This weekend I took a trip down to Southend on Sea, like so many others, as the English Summer had arrived! As my partner and I parked up our Royal Enfield with the other Motorbikes, what became immediately apparent was the sense of déjà vu. As we looked around the seafront, at the fish and chip shops, the penny arcades and the slow burning skins I realised what is was. Martin Parr!
Everything we looked at resembled a photograph like that of Martin Parr’s. From the fish and chip containers left on the beach, to the crying children, to tea and cakes left by pensioners, it was as if we were viewing an exhibition rather than a place. What amazed me and still does, is that places like this prove the power of photography.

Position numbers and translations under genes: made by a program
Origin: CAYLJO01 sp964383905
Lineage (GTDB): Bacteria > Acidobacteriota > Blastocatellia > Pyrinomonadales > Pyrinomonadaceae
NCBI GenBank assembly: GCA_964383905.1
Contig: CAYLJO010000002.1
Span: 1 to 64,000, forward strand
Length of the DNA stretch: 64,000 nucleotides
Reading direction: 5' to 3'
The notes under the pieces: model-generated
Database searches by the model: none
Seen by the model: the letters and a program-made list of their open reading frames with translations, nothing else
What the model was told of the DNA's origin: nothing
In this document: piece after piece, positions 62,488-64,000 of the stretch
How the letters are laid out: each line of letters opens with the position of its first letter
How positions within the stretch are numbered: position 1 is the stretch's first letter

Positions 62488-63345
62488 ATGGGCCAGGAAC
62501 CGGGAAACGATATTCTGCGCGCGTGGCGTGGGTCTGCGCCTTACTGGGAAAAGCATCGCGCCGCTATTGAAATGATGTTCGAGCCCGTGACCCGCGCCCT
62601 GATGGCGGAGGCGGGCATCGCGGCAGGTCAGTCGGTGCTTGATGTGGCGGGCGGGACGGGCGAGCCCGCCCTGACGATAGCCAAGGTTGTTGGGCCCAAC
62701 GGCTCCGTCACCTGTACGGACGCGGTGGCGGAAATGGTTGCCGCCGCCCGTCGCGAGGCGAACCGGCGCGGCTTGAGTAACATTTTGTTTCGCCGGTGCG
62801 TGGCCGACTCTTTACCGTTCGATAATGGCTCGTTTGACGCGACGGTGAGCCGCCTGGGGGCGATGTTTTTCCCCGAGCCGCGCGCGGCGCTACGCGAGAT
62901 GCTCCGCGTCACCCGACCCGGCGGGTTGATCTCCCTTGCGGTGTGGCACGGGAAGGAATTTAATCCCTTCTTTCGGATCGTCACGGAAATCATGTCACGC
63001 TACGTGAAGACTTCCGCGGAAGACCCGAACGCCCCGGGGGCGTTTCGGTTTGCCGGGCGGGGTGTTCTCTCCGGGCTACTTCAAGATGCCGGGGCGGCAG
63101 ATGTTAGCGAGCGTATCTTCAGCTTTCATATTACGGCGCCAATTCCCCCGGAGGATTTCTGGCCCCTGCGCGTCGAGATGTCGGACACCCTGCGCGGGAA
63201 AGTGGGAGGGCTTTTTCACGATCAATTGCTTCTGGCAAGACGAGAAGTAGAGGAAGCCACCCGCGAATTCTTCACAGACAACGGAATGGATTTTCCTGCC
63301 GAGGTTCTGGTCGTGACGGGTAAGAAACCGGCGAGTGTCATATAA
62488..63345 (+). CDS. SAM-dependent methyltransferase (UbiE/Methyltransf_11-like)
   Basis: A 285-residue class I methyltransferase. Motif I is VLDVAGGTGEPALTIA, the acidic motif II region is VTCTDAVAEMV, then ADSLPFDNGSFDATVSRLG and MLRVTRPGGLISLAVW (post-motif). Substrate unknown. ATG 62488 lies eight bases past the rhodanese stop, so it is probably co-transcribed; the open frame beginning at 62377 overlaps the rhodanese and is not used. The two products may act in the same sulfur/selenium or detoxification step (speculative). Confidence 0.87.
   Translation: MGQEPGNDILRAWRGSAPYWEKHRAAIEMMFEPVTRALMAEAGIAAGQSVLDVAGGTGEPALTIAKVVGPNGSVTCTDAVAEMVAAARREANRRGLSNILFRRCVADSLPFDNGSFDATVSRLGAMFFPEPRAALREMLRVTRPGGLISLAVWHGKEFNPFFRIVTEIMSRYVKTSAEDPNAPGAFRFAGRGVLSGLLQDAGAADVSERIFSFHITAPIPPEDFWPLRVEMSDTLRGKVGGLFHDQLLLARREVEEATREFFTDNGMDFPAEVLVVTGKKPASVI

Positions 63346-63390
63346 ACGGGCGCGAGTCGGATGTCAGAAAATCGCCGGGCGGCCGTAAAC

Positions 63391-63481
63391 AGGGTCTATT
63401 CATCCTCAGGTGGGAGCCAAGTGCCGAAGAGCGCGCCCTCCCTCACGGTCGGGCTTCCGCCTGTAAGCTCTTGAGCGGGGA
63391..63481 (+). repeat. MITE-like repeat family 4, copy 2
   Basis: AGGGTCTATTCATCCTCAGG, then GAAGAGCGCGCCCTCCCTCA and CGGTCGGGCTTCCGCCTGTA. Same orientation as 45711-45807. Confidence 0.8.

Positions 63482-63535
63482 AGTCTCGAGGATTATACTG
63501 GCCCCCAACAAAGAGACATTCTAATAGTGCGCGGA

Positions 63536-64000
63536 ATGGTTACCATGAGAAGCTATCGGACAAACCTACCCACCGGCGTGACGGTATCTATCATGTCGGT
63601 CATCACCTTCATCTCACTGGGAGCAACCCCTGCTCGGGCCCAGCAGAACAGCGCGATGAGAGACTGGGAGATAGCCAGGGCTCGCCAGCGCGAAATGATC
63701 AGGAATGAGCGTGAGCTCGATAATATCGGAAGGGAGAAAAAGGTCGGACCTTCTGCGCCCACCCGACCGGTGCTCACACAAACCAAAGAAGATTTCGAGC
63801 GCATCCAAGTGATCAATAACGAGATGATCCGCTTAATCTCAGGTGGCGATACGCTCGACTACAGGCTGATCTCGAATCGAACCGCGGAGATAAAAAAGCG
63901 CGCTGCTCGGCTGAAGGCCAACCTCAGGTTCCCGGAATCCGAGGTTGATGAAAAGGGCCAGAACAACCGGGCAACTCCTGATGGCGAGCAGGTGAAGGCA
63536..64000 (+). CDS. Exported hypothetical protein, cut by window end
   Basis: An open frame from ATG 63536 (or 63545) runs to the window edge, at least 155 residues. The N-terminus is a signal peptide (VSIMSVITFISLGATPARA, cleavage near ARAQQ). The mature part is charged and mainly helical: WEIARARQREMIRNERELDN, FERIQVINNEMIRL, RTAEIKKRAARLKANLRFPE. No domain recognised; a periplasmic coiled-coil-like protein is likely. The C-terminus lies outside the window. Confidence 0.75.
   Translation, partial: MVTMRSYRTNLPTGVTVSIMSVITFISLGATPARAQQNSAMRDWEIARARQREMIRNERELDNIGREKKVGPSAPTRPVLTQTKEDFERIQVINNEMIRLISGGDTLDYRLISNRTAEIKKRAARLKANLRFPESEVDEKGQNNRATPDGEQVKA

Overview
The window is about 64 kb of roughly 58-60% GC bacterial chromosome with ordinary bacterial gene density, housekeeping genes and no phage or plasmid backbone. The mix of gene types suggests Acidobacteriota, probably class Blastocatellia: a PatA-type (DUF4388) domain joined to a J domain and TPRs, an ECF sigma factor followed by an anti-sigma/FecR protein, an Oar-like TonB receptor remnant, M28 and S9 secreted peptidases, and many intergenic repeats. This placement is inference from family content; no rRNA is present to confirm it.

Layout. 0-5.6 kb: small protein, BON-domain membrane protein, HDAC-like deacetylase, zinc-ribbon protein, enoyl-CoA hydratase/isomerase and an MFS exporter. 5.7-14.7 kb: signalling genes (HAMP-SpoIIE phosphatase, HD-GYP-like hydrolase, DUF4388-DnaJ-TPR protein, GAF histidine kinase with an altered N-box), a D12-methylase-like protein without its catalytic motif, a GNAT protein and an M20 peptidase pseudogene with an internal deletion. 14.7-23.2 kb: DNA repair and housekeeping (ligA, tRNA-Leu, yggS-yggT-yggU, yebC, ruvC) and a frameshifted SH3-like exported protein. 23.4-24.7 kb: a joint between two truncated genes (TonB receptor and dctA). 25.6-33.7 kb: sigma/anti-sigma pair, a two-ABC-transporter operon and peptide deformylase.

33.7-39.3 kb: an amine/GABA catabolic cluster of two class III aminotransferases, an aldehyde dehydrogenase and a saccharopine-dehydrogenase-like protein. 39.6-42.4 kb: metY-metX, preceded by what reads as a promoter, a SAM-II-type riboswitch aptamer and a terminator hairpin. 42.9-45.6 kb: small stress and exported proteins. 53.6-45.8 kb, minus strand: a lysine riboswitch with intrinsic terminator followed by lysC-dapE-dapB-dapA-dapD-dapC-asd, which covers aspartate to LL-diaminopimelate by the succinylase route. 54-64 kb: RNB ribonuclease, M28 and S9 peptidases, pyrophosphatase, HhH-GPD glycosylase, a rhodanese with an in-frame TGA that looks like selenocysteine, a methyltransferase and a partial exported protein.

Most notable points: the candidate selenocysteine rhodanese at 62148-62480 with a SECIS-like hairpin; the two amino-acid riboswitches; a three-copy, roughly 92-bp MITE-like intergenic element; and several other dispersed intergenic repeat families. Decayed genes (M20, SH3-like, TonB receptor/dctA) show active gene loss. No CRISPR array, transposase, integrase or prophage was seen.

As more and more images are taken, published, exhibited and viewed on the web, our environment becomes an ever-developing collage of imagery. Our memories are based upon images rather than experiences. Once we visit those places, we are unable to see past what our memory recalls, those published pictures. What also becomes apparent is the inability to take a new picture, one where you aren’t just producing another Martin Parr.
Above picture copyright Melinda Gibson 2010.